On Tuesday, March 31, the Intercept published an article claiming that, despite public statements to the contrary, Zoom meetings are not encrypted “end to end”. Instead, according to Zoom’s statements to the reporters, Zoom video meetings use transport encryption – in this case, a combination of TCP using TLS and UDP with AES encryption. The fact that Zoom is using transport encryption is again not so unusual – not unlike the use of the Facebook SDK described above. The Intercept article took issue with a perceived misrepresentation by Zoom about a technical structure that could theoretically allow Zoom itself to spy on meetings.

It did not take long for other state regulators to start asking questions. By April 3, POLITICO reported on a coordinated effort among multiple state attorneys general looking at Zoom’s privacy and security practices, including Connecticut Attorney General William Tong and Florida Attorney General Ashley Moody. In a piece published on Saturday, April 4, the Wall Street Journal reported that 27 attorney general’s offices have raised questions.

Also on April 3, Congress jumped into the fray when 19 House Democrats sent Zoom a letter seeking details on Zoom’s data practices and Ohio Senator Sherrod Brown, the ranking member of the Committee on Banking, Housing and Urban Affairs, sent a letter to the Federal Trade Commission asking the Commission to investigate Zoom for deceptive practices.

Perhaps most concerning of all, the same day, the Washington Post published a piece stating that thousands of Zoom videos “have been left viewable on the open Web”, including therapy sessions, training for workers doing telehealth calls including names and phone numbers, business meetings including private company financial statements, elementary school classes in which children’s faces, voices and personal details were exposed, and demonstrations of personal care techniques that included nudity.

While this initially sounds alarming, the Post story clarifies that these are all meetings that participants chose to record and saved onto separate online storage space, including Amazon buckets, without a password, and that “[i]t does not affect videos that remain with Zoom’s own system.” Nonetheless, the Post article claims that, “because Zoom names every video recording in an identical way, a simple online search can reveal a long stream of videos elsewhere that anyone can download and watch.”

What Information Was Involved?

  • The Facebook SDK Thing

As mentioned above, the information Zoom sent to Facebook through the Facebook SDK was just device information, not the kind of information that gives rise to breach notification obligations in California (or any other state), or to a private right of action for statutory damages under the CCPA. That subset of information is limited to (A) an individual’s first name or first initial and the individual’s last name in combination with any one or more of the following data elements, when either the name or the data elements are not encrypted or redacted: (i) social security number; (ii) driver’s license number, California identification card number, tax identification number, passport number, military identification number, or other unique identification number issued on a government document commonly used to verify the identity of a specific individual; (iii) account number or credit or debit card number, in combination with any required security code, access code, or password that would permit access to an individual’s financial account; (iv) medical information; (v) health insurance information; or (vi) unique biometric data generated from measurements or technical analysis of human body characteristics, such as a fingerprint, retina, or iris image, used to authenticate a specific individual; or (B) a username or email address in combination with a password or security question and answer that would permit access to an online account. Cal. Civil Code §1798.81.5 (cross-referenced in Cal. Civil Code §1798.150, the CCPA’s private right of action). Note also that, for purposes of the CCPA, unique biometric data does not include a physical or digital photograph, unless used or stored for facial recognition purposes.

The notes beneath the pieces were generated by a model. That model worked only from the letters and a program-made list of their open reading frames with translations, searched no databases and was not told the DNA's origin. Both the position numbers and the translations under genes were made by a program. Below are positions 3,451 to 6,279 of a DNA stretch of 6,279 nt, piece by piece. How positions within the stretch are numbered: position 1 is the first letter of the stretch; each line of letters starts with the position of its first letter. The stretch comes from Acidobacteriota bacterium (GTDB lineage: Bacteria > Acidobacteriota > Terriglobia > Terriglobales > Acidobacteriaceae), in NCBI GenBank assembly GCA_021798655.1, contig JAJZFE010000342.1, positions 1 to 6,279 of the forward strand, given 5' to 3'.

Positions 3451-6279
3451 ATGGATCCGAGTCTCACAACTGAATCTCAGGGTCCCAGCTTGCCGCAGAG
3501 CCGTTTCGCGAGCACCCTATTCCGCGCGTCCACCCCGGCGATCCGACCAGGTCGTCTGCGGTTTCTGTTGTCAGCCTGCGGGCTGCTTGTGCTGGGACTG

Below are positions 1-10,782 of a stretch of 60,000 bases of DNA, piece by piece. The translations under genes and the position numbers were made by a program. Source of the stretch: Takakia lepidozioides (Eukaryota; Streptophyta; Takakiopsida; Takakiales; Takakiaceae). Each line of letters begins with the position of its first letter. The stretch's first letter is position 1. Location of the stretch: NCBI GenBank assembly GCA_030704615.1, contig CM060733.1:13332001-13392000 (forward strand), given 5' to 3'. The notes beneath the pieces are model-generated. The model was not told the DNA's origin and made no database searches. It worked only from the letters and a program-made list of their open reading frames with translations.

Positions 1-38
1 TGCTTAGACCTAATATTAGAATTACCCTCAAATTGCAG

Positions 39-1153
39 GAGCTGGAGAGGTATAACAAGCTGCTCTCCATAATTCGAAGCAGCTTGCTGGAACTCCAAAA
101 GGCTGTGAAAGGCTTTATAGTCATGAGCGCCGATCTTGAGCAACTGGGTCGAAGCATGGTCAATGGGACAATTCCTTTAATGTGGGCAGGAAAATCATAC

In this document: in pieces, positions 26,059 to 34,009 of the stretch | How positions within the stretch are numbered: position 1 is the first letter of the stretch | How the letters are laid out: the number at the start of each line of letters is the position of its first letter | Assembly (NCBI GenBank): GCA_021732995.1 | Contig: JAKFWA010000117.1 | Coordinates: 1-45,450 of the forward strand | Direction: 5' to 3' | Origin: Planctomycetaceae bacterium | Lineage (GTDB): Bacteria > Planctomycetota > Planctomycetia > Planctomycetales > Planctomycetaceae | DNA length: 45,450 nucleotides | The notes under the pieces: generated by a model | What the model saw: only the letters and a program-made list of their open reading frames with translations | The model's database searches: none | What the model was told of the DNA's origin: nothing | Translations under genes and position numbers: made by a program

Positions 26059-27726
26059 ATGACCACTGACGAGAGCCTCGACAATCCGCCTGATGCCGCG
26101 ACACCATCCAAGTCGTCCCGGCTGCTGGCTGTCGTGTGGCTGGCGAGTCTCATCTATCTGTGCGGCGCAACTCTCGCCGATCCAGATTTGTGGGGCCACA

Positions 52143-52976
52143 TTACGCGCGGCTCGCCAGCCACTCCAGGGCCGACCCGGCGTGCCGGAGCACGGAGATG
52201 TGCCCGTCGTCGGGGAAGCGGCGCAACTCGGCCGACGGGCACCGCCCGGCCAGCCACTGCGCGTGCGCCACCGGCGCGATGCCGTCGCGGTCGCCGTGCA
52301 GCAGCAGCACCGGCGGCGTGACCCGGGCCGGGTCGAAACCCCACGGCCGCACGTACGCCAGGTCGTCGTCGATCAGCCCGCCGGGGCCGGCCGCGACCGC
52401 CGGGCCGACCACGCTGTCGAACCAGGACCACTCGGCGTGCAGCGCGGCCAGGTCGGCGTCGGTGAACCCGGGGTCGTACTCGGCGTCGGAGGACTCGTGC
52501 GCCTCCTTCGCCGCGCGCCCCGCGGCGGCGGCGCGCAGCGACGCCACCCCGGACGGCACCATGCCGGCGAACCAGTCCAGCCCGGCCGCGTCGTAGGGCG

• The Reported Security Vulnerabilities

The security researcher findings dating back to last year, the New York Attorney General’s letter, the Congressional inquiries, and the Washington Post’s article raise the question of whether poor naming conventions or other security vulnerabilities have allowed unauthorized third parties access to Zoom video or other content even if users take advantage of passwords and other features designed to help secure the meetings. To the extent these videos and other content include sensitive information such as the data elements described above from California’s law (which are comparable to those identified in other state data breach notification laws), or other extremely personal information such as nudity, there are clearly larger issues that call for further exploration.

What Zoom Is Doing.

Zoom reacted immediately to the Motherboard article the day after it ran, March 27, by removing the Facebook SDK. Since Zoom could have simply updated its privacy policy to disclose the use of the Facebook SDK, the speed with which Zoom removed the SDK is curious (particularly since it is a tool that is used by thousands of apps).